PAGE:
This report examines whether traditional liberalism stands a chance in today’s India, where the individual’s role has been nearly subsumed by a dominant state seeking to be benefactor.
By Manjeet Kripalani, Executive Director, Gateway House
India is surely on the most arduous part of its journey to being a truly free and democratic nation, one which accommodates diversity of opinion and person, and achieves growth, equality, and the dignity of the individual. We are currently beset by multiple setbacks in the form of identity politics, crony capitalism, corruption, and ethnic conflict. The role of the individual is nearly subsumed by a dominant and powerful state seeking to be benefactor.
Our Constitution, a generous and liberal document, built in provisions to end traditional discriminations of all kinds. But we have failed to build the sophisticated institutional capacities to deal with the demands of a more complex global economy. Instead, we have fallen back on the old certainties of caste, religion, and gender.
Our large youthful population is struggling to find its pulse in a global environment that is awash with the desire for change. Everywhere, societal, economic, political, and technological transformation is bringing on a collision between an increasingly independent individual and a state determined to control and curtail.
As the world’s largest democracy, India must lead the debate on the new political processes. We are viewed as a model for democratic aspirations; people involved in the continuing upheavals in West Asia, South Asia, the Americas, even Europe, are looking for a re-examination of political systems, unchanged now since the end of the Second World War.
The 67th year of our Independence, when we are still young enough to adapt but also mature enough to understand the need to do so, is the right time to re-examine our socio-economic and political condition. Some voices have begun to question, vigorously, our decrepit current system and to imagine a new one. What can work for an India that is yearning for change and progress, yet is comfortable in its history and tradition?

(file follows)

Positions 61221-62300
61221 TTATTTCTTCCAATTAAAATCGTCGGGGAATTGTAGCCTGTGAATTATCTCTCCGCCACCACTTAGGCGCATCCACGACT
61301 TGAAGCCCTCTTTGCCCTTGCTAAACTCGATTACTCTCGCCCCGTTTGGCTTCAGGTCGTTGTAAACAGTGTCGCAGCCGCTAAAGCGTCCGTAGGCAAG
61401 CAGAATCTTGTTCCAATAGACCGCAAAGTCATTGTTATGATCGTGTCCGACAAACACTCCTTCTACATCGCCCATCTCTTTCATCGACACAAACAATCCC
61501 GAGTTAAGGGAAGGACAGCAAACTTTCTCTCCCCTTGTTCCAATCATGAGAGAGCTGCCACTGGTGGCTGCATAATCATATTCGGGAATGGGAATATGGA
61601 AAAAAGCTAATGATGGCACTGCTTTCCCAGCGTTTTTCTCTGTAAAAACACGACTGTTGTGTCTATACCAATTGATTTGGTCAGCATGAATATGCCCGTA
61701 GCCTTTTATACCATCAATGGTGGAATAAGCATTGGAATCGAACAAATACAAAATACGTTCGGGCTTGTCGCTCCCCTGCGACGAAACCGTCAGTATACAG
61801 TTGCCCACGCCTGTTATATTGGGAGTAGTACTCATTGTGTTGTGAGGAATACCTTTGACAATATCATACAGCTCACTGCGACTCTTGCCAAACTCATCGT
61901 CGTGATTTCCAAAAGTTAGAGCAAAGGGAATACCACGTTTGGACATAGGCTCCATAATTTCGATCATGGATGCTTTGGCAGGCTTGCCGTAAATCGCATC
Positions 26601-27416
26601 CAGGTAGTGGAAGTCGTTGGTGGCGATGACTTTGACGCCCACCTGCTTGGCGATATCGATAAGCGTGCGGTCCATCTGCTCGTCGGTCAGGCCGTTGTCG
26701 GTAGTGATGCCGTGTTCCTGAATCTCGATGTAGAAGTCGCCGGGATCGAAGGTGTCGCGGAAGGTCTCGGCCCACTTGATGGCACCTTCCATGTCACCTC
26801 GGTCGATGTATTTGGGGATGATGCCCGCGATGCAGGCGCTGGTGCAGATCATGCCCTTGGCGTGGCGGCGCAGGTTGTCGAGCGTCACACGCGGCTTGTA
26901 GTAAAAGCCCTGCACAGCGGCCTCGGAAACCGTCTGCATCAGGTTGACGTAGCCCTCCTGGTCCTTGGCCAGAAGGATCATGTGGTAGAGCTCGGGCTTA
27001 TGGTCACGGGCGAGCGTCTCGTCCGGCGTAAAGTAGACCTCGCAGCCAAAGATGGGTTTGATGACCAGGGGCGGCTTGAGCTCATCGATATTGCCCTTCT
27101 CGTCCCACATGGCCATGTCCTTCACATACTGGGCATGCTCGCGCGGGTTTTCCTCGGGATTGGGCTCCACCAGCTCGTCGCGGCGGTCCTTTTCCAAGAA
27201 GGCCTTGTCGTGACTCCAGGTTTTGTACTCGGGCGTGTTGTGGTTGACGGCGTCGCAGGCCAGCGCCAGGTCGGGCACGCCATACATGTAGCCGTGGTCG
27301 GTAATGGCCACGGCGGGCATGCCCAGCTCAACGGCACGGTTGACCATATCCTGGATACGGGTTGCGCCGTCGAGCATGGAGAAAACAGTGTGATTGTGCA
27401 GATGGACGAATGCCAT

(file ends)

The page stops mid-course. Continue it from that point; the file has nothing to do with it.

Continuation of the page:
Among the many ideas for a new India that are finding resonance among respected scholars and citizens alike, is that of a liberal society, polity, and economy. A liberalism that is the opposite of paternalism, which does not prescribe but expands access and availability for the citizen in whom the state places trust and ensures a level playing field. This releases the entrepreneurial spirits of a people.
For years, liberalism has been studied and viewed mostly from the western texts. In fact, India has its own rich liberal traditions, which have not been studied as well. The leaders of a newly-independent country also espoused a liberal agenda for India – Mahatma Gandhi, Babasaheb Ambedkar, Ram Manohar Lohia, Minoo Masani – to name only a few.
It is these views which are recalled in this anthology, and others examined. The eight thoughtful essays within look once more at India through the liberal lens. Pratap Bhanu Mehta examines whether traditional liberalism stands a chance in the new India; Shyam Saran shows how terrorism and the security apparatus curtail liberal values; Kumar Ketkar explains why liberalism is often mistaken for post-modern opportunism; Surjit Bhalla fears the economic illiberalism that has settled in;Gurcharan Das argues for a strong liberal state that works with the dharma of the individual; Rama Bijapurkar writes about how re-thinking the education system can invigorate the liberal agenda; Parth Shah speaks of the importance of liberal principles in the domains of economics, politics and social life; Tony Fernandes weaves Gandhian liberal views with those of economic liberalization.
On this Independence Day, we offer you this rich repast and look forward to your responses.
1. Liberalism in the large by Pratap Bhanu Mehta
2. A war on terror or an assault on liberal values? by Ambassador Shyam Saran
3. Liberalism is not post modern opportunism by Kumar Ketkar
4. In search of economic liberalism in India by Surjit Bhalla
5. Reformulating the liberal agenda by Gurcharan Das
6. For a liberal India, liberate education by Rama Bijapurkar
7. A new ecosystem of liberal principles by Parth J Shah
8. Liberalism as enlightened capitalism by Tony Fernandes
You can download the full report for no charge. This compendium of essays was written exclusively for Gateway House: Indian Council on Global Relations.